The CMS men enter Orlando with a 21-4 record and a 14-match winning streak, despite playing the bulk of the season with just seven players on the roster. They face Washington University in St. Louis in Saturday's quarterfinals at the Campus.


"I couldn't be more proud of how that group has come together," said Jasper. "It's a long season, with injuries and other things that happen. I think their work ethic and ability to band together [has been key]. They've done a great job taking care of their minds and their bodies, to be able come through and win the conference yet again and continue the remarkable streak of SCIAC matches that we've won in a row.


"That's been tremendously exciting, and I couldn't be more proud of that group and how they've competed with only seven and having a little adversity. They dropped two tough matches to Tufts and Williams around spring break time, and I think they were feeling pretty tired and banged up. To kind of rebound and finish the season on such a high note, it's just exciting, and it's kind of what it's all about."

In addition to her work at CMS, Jasper also serves the sport of tennis on a volunteer basis as a member of both the Division III Men's Tennis Championship Committee and the USTA's National Collegiate Pathway Committee. Through her ties to college tennis at large, she was at the USTA National Campus in 2019 for the first NCAA Championships held at the site—that season's DI men's and women's tournaments.


After watching her women's team lift the national title in Lake Nona last season, she is excited to return to see the Division I, II and III tournaments converge on the same site for the first time in NCAA tennis history.


"With respect to the historic nature of it, I think it's so exciting," she said. "For somebody who was a tennis player, was a tennis coach, and is passionate about college tennis as kind of the aspirational goal for all junior tennis players, it's a huge win. I'm super excited about the energy that will be at the Campus. I think the mass of student-athletes, coaches, families, fans… it will be great for the sport"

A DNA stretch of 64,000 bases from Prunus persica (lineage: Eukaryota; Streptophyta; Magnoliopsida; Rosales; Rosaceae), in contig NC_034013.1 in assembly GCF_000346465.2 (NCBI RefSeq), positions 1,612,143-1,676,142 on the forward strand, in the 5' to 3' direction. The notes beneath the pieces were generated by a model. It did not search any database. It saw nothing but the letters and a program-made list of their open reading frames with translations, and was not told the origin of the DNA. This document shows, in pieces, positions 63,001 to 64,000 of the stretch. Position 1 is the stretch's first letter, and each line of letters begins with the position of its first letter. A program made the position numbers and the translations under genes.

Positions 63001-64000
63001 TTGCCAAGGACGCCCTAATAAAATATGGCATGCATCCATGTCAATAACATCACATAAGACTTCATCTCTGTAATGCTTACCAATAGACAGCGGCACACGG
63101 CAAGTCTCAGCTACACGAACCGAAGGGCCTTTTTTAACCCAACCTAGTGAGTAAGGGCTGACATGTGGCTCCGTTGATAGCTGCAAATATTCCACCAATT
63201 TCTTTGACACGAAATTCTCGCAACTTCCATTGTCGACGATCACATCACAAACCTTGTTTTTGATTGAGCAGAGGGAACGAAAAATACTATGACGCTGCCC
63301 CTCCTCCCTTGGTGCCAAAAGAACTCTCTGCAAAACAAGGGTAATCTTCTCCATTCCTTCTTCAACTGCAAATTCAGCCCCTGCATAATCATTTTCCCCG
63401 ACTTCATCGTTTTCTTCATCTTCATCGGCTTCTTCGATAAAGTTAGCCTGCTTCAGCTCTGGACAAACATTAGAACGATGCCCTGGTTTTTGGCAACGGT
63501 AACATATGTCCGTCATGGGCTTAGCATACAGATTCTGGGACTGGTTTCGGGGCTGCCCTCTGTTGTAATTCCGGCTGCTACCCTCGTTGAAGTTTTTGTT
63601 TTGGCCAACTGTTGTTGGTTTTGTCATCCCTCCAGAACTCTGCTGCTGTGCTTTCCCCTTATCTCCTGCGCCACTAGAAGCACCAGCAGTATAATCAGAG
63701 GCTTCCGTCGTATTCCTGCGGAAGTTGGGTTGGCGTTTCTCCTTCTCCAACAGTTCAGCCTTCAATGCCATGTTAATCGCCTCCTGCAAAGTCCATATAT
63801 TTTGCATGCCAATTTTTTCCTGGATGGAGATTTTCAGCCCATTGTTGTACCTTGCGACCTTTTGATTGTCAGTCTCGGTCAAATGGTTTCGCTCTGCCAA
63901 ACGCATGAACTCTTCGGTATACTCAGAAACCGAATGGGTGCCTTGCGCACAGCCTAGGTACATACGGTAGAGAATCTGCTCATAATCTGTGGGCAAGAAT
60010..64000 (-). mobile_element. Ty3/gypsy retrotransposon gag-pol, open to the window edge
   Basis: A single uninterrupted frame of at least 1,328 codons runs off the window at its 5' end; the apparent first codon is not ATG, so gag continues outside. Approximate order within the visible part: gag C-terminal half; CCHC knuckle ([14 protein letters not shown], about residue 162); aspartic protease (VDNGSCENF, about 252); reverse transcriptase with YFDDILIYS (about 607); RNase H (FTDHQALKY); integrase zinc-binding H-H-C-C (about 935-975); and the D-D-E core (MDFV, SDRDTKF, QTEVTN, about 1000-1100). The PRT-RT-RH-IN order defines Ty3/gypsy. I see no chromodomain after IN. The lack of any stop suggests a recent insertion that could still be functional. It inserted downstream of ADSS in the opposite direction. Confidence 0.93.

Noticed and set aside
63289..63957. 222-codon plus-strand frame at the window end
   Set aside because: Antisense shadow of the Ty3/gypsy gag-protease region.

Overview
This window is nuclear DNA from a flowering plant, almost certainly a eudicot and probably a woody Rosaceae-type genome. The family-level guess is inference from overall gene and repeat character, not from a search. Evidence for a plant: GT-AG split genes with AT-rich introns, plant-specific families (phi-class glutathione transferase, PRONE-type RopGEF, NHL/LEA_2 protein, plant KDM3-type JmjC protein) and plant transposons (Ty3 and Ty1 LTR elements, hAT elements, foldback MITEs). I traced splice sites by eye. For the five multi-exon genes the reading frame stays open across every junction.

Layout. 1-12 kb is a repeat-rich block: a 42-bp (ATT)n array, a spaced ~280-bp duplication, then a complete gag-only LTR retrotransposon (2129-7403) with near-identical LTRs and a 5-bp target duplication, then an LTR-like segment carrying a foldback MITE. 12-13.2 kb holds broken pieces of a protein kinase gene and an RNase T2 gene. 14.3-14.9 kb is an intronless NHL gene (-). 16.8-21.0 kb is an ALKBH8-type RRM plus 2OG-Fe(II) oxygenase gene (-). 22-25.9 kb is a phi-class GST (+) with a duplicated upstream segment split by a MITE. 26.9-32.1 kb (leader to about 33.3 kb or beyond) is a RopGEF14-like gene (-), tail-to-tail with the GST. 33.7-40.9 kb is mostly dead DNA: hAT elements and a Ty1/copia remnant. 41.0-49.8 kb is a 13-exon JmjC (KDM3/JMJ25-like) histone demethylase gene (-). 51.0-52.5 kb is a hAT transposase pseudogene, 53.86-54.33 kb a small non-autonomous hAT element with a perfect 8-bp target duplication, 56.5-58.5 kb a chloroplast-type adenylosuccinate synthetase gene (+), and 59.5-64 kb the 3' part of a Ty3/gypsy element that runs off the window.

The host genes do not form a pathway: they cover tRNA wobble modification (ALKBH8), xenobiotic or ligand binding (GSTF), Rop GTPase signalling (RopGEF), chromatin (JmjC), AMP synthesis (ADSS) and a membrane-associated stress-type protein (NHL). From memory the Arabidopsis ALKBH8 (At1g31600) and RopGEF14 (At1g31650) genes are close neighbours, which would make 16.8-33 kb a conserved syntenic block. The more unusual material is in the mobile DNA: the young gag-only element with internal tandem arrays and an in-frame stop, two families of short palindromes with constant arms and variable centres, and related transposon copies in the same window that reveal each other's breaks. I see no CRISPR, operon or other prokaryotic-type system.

The Claremont-Mudd-Scripps men's team won its 16th straight SCIAC tournament title this spring. Photo courtesy of CMS Athletics.

Read more at USTA National Campus set to host historic combined NCAA Championships


A Washington State University Hall of Famer following her playing days with the Cougars, Jasper also enjoyed several coaching stints at the Division I level, most recently at the University of New Mexico from 2012-15. But while she expressed her appreciation for all levels of collegiate athletics, her heart belongs to Division III.


"What I find really different and also amazing about Division III, given our current college sports landscape, is I do believe we provide the true student-athlete experience," she explained. "There's no argument on our campus that our student-athletes are in fact students first, and they have the opportunity to do lots of other things on campus, whether it's clubs, participating in institutes, doing a semester abroad. Those are all things that a majority of our student-athletes do—and frankly, a lot of our elite, high-achieving student-athletes do.


"I think that's really what I love about Division III... I have a strong belief that college tennis and college athletics is part of higher education and I feel like my job is very much tied in to the missions of our institutions."